Digitalization in Latin America has mobilized up to USD200 billion over the past 10 years, and in Colombia, it has contributed to 6.12% of GDP growth between 2005 and 2013. However, in order to ensure that this digitalization process will effectively benefit the economy, Colombia has to confront some major issues like access to internet and regulatory measures.
Many Colombian companies are already concentrating a bulk of their annual investments on the development of these new technologies. In Colombia, the telecoms sector is likely to lead the transformation, since all its players have on-going digitalization programs. Furthermore, other sectors such as financial services and banking are starting to understand the importance of digital transformation for their business.
In order to help companies throughout this process, Colombia has implemented 18 Digital Transformation Centers aimed at supporting more than 11,000 companies with business diagnostics and technical assistance. According to the current Minister of Information Technologies and Communications, David Luna, the digital economy is an opportunity that presents many challenges to Colombian companies. Therefore, through the installation of these transformation centers, businesses will be able to take advantage of digital technologies and be part of the economic engine of Colombia.
The Colombian government is showing great commitment in this regard, yet a lot remains to be done. For example, strengthening online security will require stronger cooperation between the government and businesses as well as the introduction of new IT laws. Furthermore, a better internet infrastructure requires more PPPs. Finally, improving financial inclusion and digital payment require less restriction on digital transaction and more competition to allow businesses to develop more efficient and reliable tools of transaction.
Colombia has experienced great changes over the last decade. Stronger economic growth and reduction in poverty have guaranteed Latin America’s fourth-largest economy a spot at the forefront of economic development. World Bank Country Manager for Colombia Issam Abousleiman remarked on these results in a TBY interview, explaining how in the past 15 years extreme poverty was reduced by over 50% to 7.4% while moderate poverty fell to 26.9%.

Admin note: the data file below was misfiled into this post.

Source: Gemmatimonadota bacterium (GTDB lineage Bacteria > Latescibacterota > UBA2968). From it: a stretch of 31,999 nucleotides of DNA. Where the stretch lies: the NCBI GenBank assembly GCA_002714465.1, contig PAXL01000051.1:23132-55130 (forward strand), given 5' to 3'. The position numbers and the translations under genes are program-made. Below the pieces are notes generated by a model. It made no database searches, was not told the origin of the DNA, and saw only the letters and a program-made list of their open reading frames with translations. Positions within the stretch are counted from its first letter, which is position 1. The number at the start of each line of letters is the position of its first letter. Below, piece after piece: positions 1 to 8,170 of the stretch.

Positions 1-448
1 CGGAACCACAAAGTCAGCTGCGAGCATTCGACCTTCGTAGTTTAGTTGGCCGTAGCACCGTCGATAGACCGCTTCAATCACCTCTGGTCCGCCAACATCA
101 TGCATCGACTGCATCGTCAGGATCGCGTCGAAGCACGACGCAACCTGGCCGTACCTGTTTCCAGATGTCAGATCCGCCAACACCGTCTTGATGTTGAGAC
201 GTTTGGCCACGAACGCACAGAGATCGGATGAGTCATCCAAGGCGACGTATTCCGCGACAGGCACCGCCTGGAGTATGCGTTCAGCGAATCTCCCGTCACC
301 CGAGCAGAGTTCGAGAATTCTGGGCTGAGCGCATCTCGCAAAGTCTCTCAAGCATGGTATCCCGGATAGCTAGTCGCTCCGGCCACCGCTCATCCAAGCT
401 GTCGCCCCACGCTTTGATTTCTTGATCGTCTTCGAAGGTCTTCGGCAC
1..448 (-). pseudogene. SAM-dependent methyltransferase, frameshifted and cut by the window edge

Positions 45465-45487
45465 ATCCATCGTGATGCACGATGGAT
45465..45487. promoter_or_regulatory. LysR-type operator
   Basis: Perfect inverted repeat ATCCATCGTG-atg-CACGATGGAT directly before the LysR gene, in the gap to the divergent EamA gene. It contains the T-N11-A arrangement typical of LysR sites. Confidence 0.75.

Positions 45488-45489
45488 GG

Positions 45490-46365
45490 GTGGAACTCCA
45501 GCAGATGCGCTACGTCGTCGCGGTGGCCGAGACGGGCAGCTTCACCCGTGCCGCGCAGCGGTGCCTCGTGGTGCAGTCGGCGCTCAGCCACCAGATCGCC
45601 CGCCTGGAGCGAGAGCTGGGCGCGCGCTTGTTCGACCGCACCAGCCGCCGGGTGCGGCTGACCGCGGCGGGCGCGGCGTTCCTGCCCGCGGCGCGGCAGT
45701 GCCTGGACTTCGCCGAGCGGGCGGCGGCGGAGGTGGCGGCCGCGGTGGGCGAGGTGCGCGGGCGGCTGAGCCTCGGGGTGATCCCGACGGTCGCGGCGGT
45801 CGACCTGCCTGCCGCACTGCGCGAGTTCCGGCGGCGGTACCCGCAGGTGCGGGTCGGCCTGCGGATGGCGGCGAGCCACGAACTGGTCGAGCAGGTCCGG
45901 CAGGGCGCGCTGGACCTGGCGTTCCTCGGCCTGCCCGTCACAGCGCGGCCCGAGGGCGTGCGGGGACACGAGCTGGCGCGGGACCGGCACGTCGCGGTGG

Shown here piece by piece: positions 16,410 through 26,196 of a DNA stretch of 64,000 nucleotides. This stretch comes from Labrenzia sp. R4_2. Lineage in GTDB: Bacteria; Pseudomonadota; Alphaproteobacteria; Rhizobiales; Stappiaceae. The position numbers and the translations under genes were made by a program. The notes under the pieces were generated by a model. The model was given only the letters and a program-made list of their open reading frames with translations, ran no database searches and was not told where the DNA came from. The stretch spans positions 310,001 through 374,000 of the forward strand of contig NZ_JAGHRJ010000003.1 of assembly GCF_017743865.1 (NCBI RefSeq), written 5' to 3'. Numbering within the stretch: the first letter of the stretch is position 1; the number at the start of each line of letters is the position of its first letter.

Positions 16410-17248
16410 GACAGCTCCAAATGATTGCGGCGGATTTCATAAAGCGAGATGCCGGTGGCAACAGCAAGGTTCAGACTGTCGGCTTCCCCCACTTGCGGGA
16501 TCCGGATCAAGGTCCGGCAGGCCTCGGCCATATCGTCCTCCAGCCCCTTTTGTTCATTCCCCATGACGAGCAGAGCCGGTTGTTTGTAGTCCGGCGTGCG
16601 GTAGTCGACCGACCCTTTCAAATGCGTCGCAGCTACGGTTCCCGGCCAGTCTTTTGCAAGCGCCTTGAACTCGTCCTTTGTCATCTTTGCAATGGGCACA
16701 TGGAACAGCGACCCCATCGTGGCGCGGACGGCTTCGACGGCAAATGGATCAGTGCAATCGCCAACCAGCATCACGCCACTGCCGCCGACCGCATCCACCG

Digitalization and sustainable economic development can benefit each other if improved internet access and data flows are made to work toward economic growth, social inclusion, and better governance. In this regard, it is fundamental that the government implements and enables a regulatory environment that guarantees more internet access, lowers costs, and builds a skills base that will help to maximize opportunities.
As a study on internet services in Colombia conducted by the Superintendent of Industry and Commerce within the Ministry of Commerce, Industry, and Tourism demonstrates, the current perceptions of digital services are negative among Colombians. The study shows how approximately 45% of Colombians cite the cost of access as the main reason why they do not use the internet while another 28% do not use it because they believe it is not necessary. Finally, 15% do not use it because they cannot afford the devices to connect to it.
Digitalization also requires a comprehensive regulatory environment. The latter has to reinforce consumer trust in the use of the internet and extend protection through intellectual property laws. Within a more regulated environment, a more diversified and competitive economy has the power to enact new online businesses to grow.
Despite Colombia’s long way to go to implement a full digital transformation of its industries, the CEO of Everis, Diego Tovar, told TBY: “Most definitely, every sector of the economy in Colombia will be affected by the digital economy in such a way that everyone, from government to healthcare, needs to start thinking about it because this will be determinant in our new world.”